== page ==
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HINDU RENAISSANCE AT A TURNING POINT
led them to downplay Hindu devotional traditions and emphasize a
universal teaching, which they sought to remove from any Hindu
background. They undoubtedly thought that such a universal idea of
religion would be more easily understood, particularly given the
negative image of Hinduism created by the missionaries. But their
efforts also served to give the impression that Hinduism had nothing
new or unique to offer to members of other religions except perhaps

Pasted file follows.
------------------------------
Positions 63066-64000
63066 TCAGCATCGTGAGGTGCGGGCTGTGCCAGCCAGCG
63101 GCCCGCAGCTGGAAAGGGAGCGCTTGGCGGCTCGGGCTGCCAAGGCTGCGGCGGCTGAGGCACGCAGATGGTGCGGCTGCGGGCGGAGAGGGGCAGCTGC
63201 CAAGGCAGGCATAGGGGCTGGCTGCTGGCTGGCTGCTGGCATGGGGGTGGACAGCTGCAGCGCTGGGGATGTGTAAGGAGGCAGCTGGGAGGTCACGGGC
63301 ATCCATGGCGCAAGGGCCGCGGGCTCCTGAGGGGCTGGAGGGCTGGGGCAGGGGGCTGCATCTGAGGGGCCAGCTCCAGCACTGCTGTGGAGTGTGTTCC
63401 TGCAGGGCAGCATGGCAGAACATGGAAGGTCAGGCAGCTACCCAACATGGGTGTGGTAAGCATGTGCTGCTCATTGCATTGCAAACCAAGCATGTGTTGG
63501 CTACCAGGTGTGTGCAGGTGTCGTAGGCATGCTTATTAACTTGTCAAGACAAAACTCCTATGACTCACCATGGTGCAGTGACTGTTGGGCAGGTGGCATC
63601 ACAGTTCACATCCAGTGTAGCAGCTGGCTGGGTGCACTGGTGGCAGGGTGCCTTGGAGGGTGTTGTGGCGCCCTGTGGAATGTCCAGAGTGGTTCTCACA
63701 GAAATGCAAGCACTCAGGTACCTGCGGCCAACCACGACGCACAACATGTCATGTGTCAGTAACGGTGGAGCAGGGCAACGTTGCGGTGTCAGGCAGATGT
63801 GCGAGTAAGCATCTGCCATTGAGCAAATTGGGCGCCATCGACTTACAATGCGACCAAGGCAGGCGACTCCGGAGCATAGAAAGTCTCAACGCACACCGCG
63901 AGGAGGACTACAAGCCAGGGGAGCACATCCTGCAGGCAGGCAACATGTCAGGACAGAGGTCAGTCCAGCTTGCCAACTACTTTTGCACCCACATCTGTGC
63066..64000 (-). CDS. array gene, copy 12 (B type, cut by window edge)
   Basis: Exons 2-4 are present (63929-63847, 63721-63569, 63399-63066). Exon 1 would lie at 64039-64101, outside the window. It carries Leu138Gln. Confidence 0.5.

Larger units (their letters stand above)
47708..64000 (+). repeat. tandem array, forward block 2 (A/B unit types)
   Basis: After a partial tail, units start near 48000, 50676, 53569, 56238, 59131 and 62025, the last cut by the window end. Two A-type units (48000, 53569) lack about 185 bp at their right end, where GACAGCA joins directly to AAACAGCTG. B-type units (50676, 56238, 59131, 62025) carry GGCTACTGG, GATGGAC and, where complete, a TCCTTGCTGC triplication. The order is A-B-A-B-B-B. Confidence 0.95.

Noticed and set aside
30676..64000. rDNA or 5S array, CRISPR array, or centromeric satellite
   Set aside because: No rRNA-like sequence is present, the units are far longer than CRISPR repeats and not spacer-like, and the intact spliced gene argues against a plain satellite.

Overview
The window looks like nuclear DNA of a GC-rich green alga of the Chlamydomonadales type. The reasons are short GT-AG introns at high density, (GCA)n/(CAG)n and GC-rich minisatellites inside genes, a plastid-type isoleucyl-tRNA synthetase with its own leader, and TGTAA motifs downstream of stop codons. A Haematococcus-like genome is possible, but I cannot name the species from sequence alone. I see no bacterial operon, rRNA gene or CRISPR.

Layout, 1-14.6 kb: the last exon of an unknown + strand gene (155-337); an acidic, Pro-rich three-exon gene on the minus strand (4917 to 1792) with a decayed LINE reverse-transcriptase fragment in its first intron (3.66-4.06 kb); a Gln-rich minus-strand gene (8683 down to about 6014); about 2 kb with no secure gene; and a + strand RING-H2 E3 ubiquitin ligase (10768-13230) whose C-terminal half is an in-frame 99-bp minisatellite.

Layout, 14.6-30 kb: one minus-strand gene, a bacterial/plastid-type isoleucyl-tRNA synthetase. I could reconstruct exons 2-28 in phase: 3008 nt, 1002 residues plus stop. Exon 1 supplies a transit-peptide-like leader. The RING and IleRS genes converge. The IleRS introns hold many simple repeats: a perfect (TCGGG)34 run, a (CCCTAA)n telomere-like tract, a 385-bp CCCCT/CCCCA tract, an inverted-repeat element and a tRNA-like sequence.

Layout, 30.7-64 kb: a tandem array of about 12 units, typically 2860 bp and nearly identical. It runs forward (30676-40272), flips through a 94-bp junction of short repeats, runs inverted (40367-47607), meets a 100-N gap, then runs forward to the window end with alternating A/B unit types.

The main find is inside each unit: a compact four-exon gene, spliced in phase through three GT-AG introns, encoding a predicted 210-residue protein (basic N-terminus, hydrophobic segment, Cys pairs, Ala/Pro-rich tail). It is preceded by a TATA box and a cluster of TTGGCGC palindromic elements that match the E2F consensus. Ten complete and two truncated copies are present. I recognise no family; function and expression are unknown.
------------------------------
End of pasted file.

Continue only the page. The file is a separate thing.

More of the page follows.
deepening them in whatever faith they already had.
Or their efforts gave the impression that such
teachers were no longer Hindus but represented a new religious urge
or synthesis of all religions.
the new gurus into Christ-like figures brought upon them all the
expectations of the magical savior that Christ was supposed to be.
Like Christ they came to be looked upon, not as revivers of the
ancient Dharma, but as founders of a new religion that would save
the world and usher in a new age.
This led to guru cults in the
West in which Western students related only to their particular guru
and failed to connect with any tradition behind him, as if the
particular teacher was the be all and end all of the teachings,
which were not of any particular tradition. Similar movements
occurred in India, with the search for a new avatar becoming more
significant than the revival of the eternal Dharma or the quest for